If roadmaps are paved from the future back to the present, they show us the systems and sequences of dependencies needed to bring a future to life.

If they are paved from the present into the future, they are usually scattered vectors based on requests and impulse.


This led me to read more of Evan LaPointe’s twitter. I’m not a twitter user, but his tweets are particularly wise.

I liked this thread. I’ve reformatted it a little bit while also taking the liberty1 of capturing it all here:

Mission, vision, values are not culture. They are an inspiring brochure. Here is what real culture is, in simple terms:

Culture has a pretty straightforward definition: it’s about the beliefs and customs of a group of people. Beliefs and customs aren’t what we pretend we are. They are what we actually, observably are. It’s fine to aspire to improve culture, but it’s not fine to ignore reality.

Every company on earth has 5 fundamental beliefs and customs, whether they intend to or not. These form naturally, even if the brochure says something different.

1. Purpose

The fundamental belief everyone walks into work with is a conscious or subconscious understanding of purpose. This drives every single conversation, decision, perspective, and assumption the person has, all day long. Here is where purpose can go wrong:

There’s a gravitational pull for many people when it comes to purpose. This pull defaults people to 3 implied purposes. They will discuss, decide, share, and assume based on this default assumption.

Default purpose 1: Profit

This is when a person thinks every decision should maximize profit. While this may seem sensible at first, it’ll become really obvious how stupid and self-harming this default assumption is as we look at other purposes.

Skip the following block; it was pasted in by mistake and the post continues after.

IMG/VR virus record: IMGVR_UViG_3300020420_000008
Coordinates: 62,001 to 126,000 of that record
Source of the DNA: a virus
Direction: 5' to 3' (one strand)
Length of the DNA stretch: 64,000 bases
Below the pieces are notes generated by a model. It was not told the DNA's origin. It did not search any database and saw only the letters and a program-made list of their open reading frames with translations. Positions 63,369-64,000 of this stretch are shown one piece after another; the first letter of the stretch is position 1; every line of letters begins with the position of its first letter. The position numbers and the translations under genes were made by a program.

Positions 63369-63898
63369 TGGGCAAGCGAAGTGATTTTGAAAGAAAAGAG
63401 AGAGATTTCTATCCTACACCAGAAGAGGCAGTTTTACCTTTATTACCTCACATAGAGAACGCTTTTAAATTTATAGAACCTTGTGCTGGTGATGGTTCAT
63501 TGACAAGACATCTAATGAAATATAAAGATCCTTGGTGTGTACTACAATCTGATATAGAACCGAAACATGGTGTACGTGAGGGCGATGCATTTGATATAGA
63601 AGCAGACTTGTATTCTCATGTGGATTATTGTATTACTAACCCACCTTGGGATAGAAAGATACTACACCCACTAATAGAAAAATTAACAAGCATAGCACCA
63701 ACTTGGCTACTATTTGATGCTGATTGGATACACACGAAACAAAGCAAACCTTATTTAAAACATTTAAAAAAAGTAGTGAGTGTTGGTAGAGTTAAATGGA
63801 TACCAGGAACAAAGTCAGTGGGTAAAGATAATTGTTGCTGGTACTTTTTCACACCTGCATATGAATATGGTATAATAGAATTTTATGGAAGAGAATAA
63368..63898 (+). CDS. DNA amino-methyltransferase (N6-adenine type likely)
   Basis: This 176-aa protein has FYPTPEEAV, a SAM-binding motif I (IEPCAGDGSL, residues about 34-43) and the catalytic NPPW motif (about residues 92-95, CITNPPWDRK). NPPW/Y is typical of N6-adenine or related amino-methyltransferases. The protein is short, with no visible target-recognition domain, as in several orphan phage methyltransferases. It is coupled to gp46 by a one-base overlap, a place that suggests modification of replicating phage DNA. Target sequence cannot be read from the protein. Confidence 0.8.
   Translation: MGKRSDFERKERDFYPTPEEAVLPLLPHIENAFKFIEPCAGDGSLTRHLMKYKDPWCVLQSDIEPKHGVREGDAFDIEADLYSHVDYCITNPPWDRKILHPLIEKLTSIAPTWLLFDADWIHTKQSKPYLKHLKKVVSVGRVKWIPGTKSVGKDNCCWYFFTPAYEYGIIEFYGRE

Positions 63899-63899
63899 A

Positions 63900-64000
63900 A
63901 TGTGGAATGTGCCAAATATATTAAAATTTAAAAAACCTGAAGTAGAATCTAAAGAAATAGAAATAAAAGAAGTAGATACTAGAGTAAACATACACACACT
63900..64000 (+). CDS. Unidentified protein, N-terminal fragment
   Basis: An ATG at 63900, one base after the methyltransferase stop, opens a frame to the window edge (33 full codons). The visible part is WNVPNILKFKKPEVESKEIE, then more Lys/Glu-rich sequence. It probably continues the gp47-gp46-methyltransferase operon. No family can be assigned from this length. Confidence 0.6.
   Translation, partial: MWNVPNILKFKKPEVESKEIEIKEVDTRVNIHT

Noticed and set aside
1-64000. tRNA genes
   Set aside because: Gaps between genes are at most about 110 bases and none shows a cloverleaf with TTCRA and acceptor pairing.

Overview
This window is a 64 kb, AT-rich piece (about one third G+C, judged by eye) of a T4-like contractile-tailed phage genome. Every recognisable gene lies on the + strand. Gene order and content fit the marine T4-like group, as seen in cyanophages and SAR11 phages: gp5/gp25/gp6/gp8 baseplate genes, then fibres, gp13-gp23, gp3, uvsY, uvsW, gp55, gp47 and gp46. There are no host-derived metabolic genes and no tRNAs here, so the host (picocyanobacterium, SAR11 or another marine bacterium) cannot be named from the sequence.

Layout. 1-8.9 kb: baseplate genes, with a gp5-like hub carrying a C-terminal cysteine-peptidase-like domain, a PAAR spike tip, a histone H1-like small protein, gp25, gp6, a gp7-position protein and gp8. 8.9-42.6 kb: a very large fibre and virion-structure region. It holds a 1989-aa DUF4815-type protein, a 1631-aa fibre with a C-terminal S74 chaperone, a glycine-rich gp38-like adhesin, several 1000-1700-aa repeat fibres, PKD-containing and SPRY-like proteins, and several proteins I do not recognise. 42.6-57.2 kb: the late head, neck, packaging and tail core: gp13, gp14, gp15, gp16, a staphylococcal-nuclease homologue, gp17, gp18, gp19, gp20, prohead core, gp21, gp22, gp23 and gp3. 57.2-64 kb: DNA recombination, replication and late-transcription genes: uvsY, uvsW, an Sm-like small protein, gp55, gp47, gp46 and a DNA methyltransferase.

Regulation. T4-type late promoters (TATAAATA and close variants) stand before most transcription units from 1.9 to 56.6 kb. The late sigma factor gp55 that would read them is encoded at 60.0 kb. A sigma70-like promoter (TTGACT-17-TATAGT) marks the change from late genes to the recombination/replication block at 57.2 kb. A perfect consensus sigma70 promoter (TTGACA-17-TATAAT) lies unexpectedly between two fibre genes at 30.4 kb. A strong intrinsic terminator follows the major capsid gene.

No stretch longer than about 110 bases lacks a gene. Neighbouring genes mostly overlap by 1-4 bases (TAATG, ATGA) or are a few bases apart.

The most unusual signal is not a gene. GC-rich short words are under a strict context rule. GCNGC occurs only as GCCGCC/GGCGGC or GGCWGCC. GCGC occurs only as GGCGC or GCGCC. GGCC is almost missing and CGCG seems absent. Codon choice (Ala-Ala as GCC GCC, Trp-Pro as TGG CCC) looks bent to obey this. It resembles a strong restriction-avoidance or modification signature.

Default purpose 2: Career

This is when a person drives decisions, discussion, and assumptions based on the belief everyone is doing what is in their own personal best interest. They assume work is a giant game that everyone is playing, and they have to play it just as well.

Default purpose 3: Status Quo or Easy Work

This is when a person assumes the business is attempting to preserve the status quo and do today what we did yesterday. If we must change or do something outside of norms, we choose the easy way of doing it to preserve resources, energy

Each of these default purposes is rooted in a fundamental assumption that must be interrupted. While it is true that many people (particularly those high in compassion, intellect, and creativity) will default to a more robust purpose, over 50% of people will default to 1, 2, 3. We interrupt that default purpose by stating our purpose. Some do that through mission or vision. But this is ineffective for two reasons.

First, mission and vision are an attempt at theater. Think about movies, poetry, music. How much is good? Not much. Not many teams and people are talented enough to write a hit mission statement or clear vision. Sorry, it’s just true. No different than film, theater, music, art, literature. It takes immense talent to write a hit. And your HR team isn’t Robert Frost.